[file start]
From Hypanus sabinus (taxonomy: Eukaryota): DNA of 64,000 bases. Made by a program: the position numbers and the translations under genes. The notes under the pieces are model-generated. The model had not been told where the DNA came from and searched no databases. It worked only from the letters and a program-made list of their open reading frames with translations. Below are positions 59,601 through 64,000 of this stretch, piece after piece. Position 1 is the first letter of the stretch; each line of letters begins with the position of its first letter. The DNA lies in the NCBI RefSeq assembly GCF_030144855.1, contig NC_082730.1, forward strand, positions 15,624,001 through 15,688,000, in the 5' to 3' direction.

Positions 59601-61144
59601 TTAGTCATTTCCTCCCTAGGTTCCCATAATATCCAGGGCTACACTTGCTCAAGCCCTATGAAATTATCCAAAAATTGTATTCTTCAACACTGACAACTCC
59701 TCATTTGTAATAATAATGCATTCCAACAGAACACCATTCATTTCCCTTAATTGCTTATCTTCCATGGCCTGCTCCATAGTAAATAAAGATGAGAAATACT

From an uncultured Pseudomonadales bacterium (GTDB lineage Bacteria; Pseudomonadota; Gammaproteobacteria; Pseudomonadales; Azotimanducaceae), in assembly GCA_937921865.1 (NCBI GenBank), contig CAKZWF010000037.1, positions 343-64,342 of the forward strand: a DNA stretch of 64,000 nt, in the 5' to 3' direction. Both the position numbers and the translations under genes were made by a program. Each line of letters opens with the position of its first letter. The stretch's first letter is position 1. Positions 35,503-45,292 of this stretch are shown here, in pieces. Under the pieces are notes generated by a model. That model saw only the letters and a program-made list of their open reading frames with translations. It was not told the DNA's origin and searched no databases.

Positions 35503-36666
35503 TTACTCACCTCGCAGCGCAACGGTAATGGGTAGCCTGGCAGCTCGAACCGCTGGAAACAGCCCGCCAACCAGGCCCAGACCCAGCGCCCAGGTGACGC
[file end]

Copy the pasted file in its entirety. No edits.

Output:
From Hypanus sabinus (taxonomy: Eukaryota): DNA of 64,000 bases. Made by a program: the position numbers and the translations under genes. The notes under the pieces are model-generated. The model had not been told where the DNA came from and searched no databases. It worked only from the letters and a program-made list of their open reading frames with translations. Below are positions 59,601 through 64,000 of this stretch, piece after piece. Position 1 is the first letter of the stretch; each line of letters begins with the position of its first letter. The DNA lies in the NCBI RefSeq assembly GCF_030144855.1, contig NC_082730.1, forward strand, positions 15,624,001 through 15,688,000, in the 5' to 3' direction.

Positions 59601-61144
59601 TTAGTCATTTCCTCCCTAGGTTCCCATAATATCCAGGGCTACACTTGCTCAAGCCCTATGAAATTATCCAAAAATTGTATTCTTCAACACTGACAACTCC
59701 TCATTTGTAATAATAATGCATTCCAACAGAACACCATTCATTTCCCTTAATTGCTTATCTTCCATGGCCTGCTCCATAGTAAATAAAGATGAGAAATACT

From an uncultured Pseudomonadales bacterium (GTDB lineage Bacteria; Pseudomonadota; Gammaproteobacteria; Pseudomonadales; Azotimanducaceae), in assembly GCA_937921865.1 (NCBI GenBank), contig CAKZWF010000037.1, positions 343-64,342 of the forward strand: a DNA stretch of 64,000 nt, in the 5' to 3' direction. Both the position numbers and the translations under genes were made by a program. Each line of letters opens with the position of its first letter. The stretch's first letter is position 1. Positions 35,503-45,292 of this stretch are shown here, in pieces. Under the pieces are notes generated by a model. That model saw only the letters and a program-made list of their open reading frames with translations. It was not told the DNA's origin and searched no databases.

Positions 35503-36666
35503 TTACTCACCTCGCAGCGCAACGGTAATGGGTAGCCTGGCAGCTCGAACCGCTGGAAACAGCCCGCCAACCAGGCCCAGACCCAGCGCCCAGGTGACGC